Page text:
Problems With Ford Engines Idlingby Chris Stevenson
All engines at one time or another will have idle problems; Ford engines can have idle stumbling, surges and stall-outs, no matter what make and year. Engines should run smooth and evenly when at idle, never fluctuating in rpm or dying. Such symptoms have to be checked out, determining which vehicle components might be at fault through a process of elimination. Some obvious culprits of rough engine idle should be checked out before other systems. The average vehicle owner can find and repair such problems by knowing what circuits and components control the idle quality.
Check the positive crankcase ventilation (PCV) valve on your vehicle. On vehicles equipped with it, it will be located on the top of the valve cover. The PCV valve resembles a small tube that attaches to a hose. The tube-like valve has a small check-ball inside that opens and closes off the intake manifold vacuum. Remove the valve and spray carburetor inside of it and shake it vigorously. Once you hear the "clacking" noise of the ball, plug it back into the hose and connect it to the valve cover opening. Check the vacuum line at both sides to make sure they have tight fits, with no leaks.
Locate the exhaust gas return (EGR) valve on the vehicle. It looks like a diaphragm about the size of a fist and will be located next to the throttle body, connected to the PCV valve. The EGR valve should be closed when the engine idles, but if it sticks, it will cause an uneven idle and worsen the gas mileage. The EGR valve monitors the flow of exhaust gases to the intake manifold and should gradually warm up during normal engine operation. If the EGR valve gets too hot to the touch right after engine start-up, it means that it has stuck in the open position. Replace the EGR valve.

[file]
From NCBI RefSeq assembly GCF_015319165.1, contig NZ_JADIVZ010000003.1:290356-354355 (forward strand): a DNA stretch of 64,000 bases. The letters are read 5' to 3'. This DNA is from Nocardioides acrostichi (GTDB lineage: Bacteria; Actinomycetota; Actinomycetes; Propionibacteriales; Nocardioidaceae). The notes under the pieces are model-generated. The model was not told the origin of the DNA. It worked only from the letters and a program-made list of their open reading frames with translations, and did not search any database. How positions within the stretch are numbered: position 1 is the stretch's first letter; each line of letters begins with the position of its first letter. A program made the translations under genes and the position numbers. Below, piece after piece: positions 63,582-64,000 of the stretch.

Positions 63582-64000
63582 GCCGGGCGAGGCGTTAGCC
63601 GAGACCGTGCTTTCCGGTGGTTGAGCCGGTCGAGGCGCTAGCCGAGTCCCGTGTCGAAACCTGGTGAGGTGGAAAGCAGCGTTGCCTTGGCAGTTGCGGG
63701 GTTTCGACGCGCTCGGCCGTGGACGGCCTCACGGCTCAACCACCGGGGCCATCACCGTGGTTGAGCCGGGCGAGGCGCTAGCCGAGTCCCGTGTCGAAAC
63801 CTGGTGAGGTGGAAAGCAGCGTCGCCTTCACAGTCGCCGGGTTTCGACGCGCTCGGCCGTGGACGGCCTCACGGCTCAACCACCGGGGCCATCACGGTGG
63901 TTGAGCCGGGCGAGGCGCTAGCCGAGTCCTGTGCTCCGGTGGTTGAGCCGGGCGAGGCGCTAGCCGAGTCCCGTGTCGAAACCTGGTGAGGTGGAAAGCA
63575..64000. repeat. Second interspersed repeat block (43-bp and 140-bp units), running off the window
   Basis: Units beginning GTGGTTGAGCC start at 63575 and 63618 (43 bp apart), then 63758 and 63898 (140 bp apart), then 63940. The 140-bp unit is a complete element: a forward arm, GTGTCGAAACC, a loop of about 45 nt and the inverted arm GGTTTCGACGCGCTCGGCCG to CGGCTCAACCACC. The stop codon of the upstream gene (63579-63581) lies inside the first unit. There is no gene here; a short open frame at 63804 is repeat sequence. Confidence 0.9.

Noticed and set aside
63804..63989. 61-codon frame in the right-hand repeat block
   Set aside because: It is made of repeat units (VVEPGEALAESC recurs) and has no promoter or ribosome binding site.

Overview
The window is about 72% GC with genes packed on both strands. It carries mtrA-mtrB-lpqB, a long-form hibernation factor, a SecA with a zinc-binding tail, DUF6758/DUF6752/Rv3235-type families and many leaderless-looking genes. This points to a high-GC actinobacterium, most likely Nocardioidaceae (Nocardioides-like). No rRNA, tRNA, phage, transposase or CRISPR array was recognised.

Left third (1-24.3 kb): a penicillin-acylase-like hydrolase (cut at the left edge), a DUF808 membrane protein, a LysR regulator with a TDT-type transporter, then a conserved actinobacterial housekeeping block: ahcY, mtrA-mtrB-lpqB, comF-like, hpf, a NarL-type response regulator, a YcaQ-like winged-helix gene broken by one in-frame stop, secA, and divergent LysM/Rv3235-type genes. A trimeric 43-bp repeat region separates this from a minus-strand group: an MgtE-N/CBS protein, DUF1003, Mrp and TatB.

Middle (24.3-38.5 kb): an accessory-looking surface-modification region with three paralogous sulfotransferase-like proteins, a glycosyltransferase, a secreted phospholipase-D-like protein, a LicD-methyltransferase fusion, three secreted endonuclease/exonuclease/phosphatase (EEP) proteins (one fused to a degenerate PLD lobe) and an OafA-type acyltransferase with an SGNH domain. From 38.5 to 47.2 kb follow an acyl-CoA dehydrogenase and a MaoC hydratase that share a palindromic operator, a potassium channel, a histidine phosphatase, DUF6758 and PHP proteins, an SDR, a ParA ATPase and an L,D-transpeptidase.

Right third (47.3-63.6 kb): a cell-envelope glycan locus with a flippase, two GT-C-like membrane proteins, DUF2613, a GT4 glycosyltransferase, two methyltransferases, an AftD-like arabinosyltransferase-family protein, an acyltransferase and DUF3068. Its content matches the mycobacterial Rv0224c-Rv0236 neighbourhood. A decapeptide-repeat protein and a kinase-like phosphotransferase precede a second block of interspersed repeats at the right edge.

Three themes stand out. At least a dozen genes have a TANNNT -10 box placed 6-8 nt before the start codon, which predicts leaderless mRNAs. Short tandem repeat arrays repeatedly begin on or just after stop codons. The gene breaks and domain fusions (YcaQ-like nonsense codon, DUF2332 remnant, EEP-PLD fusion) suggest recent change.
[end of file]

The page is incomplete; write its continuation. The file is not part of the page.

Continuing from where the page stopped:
Use an ohm meter to check your fuel injectors (with the engine running), by removing the wire from the injector. Two metal prongs sit inside the connector. Set the meter for the ohm setting. Touch the red meter lead to one contact and the black lead to the other prong. The ohm resistance number should be the about the same for all the injectors. If any injector reading shows a higher or lower than average number, the cause will be a defective injector, which will cause a rough idle. A zero reading will indicate a shorted injector, and must be replaced. You can also use a stethoscope or a long handled screwdriver to place on the injector head. You should be able to hear a clicking sound, telling you that the injector is "pulsing." No clicking sound indicates a dead injector.
Examine the choke setting on a vehicle equipped with a choke adjusting knob or mechanism. Make sure the choke operates by opening slowly during normal engine warm-up. A choke that fails to open or sticks shut during warm engine running will cause a constant misfire and rough idle. A choke stuck in the open position will not allow an engine to warm up properly.
Hook up a portable trouble code tool for your specific Ford make and model. Look for any trouble codes that appear while the engine runs at idle. Write down any code number and look it up in a trouble-code manual. Most times, code numbers can pinpoint the exact system failure or miss in the engine.
Plugs and Points
Some older vehicles have ignition points in the distributor. Points must be set to the correct gap or dwell angle. By hooking a dwell meter up to the engine, you can determine if the dwell setting falls within manufacturer's specifications. For instance, if the dwell calls for 30 degrees, any number plus or minus 10 degrees will indicate a gap problem with the points. You can also check the point gap with a feeler gauge to determine the thickness between the point contacts. By removing the spark plug wires at the plug connection and using insulated plug wire pliers, you can determine if a cylinder has a misfire condition. When you remove a wire, and the engine rpm does not change, that means that cylinder has no spark to fire it. Check the plug wire by replacing it with another good one. Check all spark plugs for fouled or burnt electrodes. Replace them as required. Check the rotor and cap for burning contacts or excessive wear.
Chris Stevenson has been writing since 1988. His automotive vocation has spanned more than 35 years and he authored the auto repair manual "Auto Repair Shams and Scams" in 1990. Stevenson holds a P.D.S Toyota certificate, ASE brake certification, Clean Air Act certification and a California smog license.